That view, Mutsolgov and the others at Friday’s meeting say, “has the backing of the Constitutional Court of the Republic of Ingushetia” and also of “specialists in the area of constitutional law,” including professors, doctors of law, lawyers, and instructors of some of the best higher educational institutions of our country.”
The meeting decided to appeal to the regional election commission to begin the process of holding a referendum.
The timing of this meeting – three days in advance of the hearing in the Russian Constitutional Court scheduled for Monday about the border accord and the process of its approval – suggests that the Ingush activists hope that their proposal will affect the decision of the Moscow court.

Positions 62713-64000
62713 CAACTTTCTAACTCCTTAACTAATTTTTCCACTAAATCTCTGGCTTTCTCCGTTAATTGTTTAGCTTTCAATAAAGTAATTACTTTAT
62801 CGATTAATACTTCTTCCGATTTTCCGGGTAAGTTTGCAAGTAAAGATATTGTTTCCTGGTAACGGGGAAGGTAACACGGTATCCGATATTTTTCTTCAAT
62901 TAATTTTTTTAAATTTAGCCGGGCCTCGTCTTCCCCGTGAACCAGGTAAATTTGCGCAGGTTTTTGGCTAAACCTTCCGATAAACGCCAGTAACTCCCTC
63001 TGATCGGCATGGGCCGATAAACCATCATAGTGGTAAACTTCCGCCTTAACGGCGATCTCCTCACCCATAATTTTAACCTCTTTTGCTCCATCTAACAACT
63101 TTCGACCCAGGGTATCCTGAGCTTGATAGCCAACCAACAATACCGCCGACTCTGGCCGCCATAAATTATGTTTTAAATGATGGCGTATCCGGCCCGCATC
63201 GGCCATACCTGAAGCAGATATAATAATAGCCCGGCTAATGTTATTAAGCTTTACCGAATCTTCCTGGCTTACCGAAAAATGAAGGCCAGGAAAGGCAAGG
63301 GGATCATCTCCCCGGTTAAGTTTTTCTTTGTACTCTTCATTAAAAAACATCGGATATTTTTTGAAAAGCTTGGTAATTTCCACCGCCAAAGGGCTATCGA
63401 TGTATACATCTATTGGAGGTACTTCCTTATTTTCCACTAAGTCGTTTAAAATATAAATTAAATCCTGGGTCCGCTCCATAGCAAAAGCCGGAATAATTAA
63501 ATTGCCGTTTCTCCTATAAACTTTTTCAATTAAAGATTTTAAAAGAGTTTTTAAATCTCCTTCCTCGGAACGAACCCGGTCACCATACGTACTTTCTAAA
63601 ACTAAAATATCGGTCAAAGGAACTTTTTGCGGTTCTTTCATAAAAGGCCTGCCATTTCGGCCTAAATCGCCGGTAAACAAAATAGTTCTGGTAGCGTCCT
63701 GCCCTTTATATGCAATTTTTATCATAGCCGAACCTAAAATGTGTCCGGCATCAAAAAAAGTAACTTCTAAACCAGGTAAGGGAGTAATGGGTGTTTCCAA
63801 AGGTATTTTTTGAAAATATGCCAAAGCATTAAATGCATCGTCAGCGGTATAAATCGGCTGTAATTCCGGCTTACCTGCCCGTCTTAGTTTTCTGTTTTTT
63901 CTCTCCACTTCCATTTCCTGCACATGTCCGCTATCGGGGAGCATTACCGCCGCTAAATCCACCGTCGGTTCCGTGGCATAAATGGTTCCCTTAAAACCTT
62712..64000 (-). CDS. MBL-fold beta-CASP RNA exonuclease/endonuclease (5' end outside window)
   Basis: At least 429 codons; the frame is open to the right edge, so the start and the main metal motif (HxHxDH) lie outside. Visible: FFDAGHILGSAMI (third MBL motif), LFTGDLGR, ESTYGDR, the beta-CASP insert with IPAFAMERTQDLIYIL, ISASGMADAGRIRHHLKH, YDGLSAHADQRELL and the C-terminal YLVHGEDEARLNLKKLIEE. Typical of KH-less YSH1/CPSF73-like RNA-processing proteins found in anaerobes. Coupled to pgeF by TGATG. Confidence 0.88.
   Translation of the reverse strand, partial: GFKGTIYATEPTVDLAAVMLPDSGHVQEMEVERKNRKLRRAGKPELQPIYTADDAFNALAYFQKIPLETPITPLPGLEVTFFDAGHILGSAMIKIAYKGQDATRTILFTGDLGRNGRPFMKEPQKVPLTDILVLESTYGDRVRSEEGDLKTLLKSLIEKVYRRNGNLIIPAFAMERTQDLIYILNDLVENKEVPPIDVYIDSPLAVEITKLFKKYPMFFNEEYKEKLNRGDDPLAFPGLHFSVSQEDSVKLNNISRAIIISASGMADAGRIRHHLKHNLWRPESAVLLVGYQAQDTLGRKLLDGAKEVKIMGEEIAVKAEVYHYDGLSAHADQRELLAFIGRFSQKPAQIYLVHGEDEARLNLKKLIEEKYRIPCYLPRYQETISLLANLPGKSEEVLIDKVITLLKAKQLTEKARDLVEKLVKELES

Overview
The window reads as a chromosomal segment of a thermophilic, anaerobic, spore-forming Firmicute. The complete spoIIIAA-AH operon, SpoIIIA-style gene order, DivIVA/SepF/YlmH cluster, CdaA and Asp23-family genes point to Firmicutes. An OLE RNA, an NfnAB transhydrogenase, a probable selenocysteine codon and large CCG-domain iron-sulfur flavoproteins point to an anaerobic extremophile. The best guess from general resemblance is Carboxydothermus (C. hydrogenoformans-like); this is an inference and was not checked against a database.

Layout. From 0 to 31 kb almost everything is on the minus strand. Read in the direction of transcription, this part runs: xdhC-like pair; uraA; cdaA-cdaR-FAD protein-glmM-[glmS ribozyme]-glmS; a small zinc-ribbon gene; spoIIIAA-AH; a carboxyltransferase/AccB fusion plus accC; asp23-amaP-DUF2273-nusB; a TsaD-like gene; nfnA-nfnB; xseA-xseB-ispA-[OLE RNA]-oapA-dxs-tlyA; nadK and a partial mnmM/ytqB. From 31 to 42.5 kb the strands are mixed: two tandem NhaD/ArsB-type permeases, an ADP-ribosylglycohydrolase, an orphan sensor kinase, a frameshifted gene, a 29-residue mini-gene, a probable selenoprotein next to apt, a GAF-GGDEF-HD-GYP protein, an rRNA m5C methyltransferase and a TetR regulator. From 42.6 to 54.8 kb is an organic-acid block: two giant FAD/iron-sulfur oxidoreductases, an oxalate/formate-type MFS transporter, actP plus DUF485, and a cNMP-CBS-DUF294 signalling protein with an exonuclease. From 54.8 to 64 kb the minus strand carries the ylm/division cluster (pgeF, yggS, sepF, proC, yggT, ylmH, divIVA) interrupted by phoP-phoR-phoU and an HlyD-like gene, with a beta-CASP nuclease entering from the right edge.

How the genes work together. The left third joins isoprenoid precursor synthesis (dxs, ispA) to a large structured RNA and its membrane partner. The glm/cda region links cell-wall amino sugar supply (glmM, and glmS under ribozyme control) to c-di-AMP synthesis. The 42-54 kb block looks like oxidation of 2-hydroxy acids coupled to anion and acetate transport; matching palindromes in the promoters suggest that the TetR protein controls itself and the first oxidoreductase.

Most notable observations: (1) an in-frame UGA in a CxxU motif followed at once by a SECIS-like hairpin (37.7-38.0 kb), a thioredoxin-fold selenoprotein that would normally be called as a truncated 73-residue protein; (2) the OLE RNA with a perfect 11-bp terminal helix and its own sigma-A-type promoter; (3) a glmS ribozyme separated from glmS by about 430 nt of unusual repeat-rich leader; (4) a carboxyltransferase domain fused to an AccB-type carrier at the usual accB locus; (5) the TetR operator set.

That is because any ruling in favor of the September accord would in effect overrule the republic constitution, something that could have a domino effect not only in Ingushetia but in other non-Russian republics as well. Calling for a referendum now may be designed to remind the court and the Kremlin of that.
At the same time, however, this may be an act of despair given that many Ingush believe that the Russian court will support the September border accord lest a reversal of it offend Chechnya’s Kadyrov and possibly trigger a violent response by his people, something that could destabilize the entire region.